The U.S. Department of Education will have about $3.4 billion available for the second phase of the Race to the Top competition.
“We set a very high bar for the first phase,” Duncan said. “With $3.4 billion still available, we’re providing plenty of opportunity for all other states to develop plans and aggressively pursue reform.”
The $4.35 billion Race to the Top Fund is an unprecedented federal investment in reform. The program includes $4 billion for statewide reform grants and $350 million to support states working together to improve the quality of their assessments. The Race to the Top state competition is designed to reward states that are leading the way in comprehensive, coherent, statewide education reform across four key areas:
1. Adopting standards and assessments that prepare students to succeed in college and the workplace;
2. Building data systems that measure student growth and success, and inform teachers and principals how to improve instruction;
3. Recruiting, developing, rewarding, and retaining effective teachers and principals, especially where they are needed most; and
4. Turning around their lowest-performing schools.
Forty states and the District of Columbia submitted applications for the first phase of grants. Delaware and Tennessee were selected from among 16 finalists who presented their proposals to panels of peer reviewers earlier this month.
The peer reviewers awarded Delaware and Tennessee high marks for the commitment to reform from key stakeholders, including elected officials, teacher’s union leaders, and business leaders. In both states, all school districts committed to implementing Race to the Top reforms. These two states also have aggressive plans to improve teacher and principal evaluation, use data to inform instructional decisions, and turn around their lowest-performing schools. In addition, both states have put in place strong laws and policies to support their reform efforts.
Applications for Phase 2 of Race to the Top are due on June 1, 2010. To help states as they prepare their proposals and to continue the nationwide dialogue on education reform, the Department of Education has made all Phase 1 applications, peer reviewers’ comments, and scores available on its website: http://www2.ed.gov/programs/racetothetop/phase1-applications/index.html Videos of states’ presentations will be posted next week.
The Department is making one change to the rules for the Phase 2 competition. To fund as many strong applications as possible, the Department of Education is requiring states’ budgets to be within the ranges that were suggested in the original notice. Details are available on the Department’s Web site:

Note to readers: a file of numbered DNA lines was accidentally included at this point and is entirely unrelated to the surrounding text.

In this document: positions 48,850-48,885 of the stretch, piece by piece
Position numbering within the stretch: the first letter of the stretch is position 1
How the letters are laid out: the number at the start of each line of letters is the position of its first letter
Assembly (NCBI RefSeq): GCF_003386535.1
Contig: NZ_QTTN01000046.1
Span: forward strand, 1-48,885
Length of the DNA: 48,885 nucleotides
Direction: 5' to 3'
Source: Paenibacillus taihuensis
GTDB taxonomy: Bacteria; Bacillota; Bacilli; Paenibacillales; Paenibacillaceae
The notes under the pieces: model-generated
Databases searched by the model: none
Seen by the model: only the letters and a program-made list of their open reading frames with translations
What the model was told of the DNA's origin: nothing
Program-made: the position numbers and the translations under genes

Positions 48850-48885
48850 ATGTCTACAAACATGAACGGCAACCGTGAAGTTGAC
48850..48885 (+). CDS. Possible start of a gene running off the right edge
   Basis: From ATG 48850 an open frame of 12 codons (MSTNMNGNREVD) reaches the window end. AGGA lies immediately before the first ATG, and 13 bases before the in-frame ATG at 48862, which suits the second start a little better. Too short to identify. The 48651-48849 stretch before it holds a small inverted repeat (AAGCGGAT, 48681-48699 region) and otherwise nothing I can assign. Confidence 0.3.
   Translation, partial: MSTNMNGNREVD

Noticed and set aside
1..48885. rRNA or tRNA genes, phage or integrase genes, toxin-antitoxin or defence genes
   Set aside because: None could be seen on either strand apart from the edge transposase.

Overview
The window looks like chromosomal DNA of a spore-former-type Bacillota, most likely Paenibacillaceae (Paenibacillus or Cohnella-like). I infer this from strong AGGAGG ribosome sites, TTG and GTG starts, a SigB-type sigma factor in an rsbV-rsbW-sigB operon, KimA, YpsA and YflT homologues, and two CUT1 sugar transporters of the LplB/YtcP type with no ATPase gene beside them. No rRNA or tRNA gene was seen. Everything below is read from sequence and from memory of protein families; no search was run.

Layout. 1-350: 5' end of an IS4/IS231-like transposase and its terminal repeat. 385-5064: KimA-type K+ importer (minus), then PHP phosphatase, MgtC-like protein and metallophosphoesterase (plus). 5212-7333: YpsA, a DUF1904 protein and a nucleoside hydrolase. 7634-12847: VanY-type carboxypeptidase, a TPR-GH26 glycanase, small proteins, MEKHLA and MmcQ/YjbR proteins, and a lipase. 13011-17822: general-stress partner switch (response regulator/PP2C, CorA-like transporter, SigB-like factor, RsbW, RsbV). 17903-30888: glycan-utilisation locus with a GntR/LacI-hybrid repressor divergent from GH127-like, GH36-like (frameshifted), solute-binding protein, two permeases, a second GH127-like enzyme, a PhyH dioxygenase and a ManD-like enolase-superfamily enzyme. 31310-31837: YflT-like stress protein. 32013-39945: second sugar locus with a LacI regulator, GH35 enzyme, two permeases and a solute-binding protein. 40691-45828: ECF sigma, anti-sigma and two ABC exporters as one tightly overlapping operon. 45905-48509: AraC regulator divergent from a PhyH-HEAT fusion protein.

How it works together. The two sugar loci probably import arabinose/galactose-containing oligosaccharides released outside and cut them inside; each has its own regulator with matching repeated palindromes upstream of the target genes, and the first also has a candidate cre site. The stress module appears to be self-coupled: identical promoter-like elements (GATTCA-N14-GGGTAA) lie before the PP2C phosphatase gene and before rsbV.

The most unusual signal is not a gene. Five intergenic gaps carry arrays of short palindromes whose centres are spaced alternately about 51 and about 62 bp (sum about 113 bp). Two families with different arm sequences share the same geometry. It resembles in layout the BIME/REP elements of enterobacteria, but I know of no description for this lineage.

Postscript: California received 336.8 points out of a total possible 500; top-rated Deleware scored 454.6. All state scores are posted at http://www2.ed.gov/programs/racetothetop/phase1-applications/score-summary.pdf California earned 0 points (out of a possible 15) for “Competitive Preference Priority 2: Emphasis on STEM.” See http://www2.ed.gov/programs/racetothetop/phase1-applications/score-sheets/california.pdf for a breakdown of the points awarded in each category by each of the 5 reviewers for California’s RTTT application.
As part of the Common Core State Standards Initiative (CCSSI), the draft K-12 standards are now available for public comment. These draft standards, developed in collaboration with teachers, school administrators, and experts, seek to provide a clear and consistent framework to prepare our children for college and the workforce.
Governors and state commissioners of education from 48 states, 2 territories and the District of Columbia committed to developing a common core of state standards in English-language arts and mathematics for grades K-12. This is a state-led effort coordinated by the National Governors Association Center for Best Practices (NGA Center) and the Council of Chief State School Officers (CCSSO).
The NGA Center and CCSSO have received feedback from national organizations representing, but not limited to teachers, postsecondary education (including community colleges), civil rights groups, English language learners, and students with disabilities. These standards are now open for public comment until Friday, April 2.
These standards define the knowledge and skills students should have within their K-12 education careers so that they will graduate high school able to succeed in entry-level, credit-bearing academic college courses and in workforce training programs. The standards are:
- – Aligned with college and work expectations;
- – Clear, understandable and consistent;
- – Include rigorous content and application of knowledge through high-order skills;
- – Build upon strengths and lessons of current state standards;
- – Informed by other top performing countries, so that all students are prepared to succeed in our global economy and society; and
- – Evidence-based.
An advisory group provides advice and guidance on the initiative. Members of this group include experts from Achieve, Inc., ACT, the College Board, the National Association of State Boards of Education and the State Higher Education Executive Officers.
Key Takeaways from the Draft K–12 Common Core State Standards Initiative in Mathematics
– The K-5 standards provide students with a solid foundation in whole numbers, addition, subtraction, multiplication, division, fractions and decimals, which help young students build the foundation to successfully apply more demanding math concepts and procedures, and move into applications.
– In kindergarten, the standards follow successful international models and recommendations from the National Research Council’s Early Math Panel report, by focusing kindergarten work on the number core: learning how numbers correspond to quantities, and learning how to put numbers together and take them apart (the beginnings of addition and subtraction).
– The K-5 standards build on the best state standards to provide detailed guidance to teachers on how to navigate their way through knotty topics such as fractions, negative numbers, and geometry, and do so by maintaining a continuous progression from grade to grade.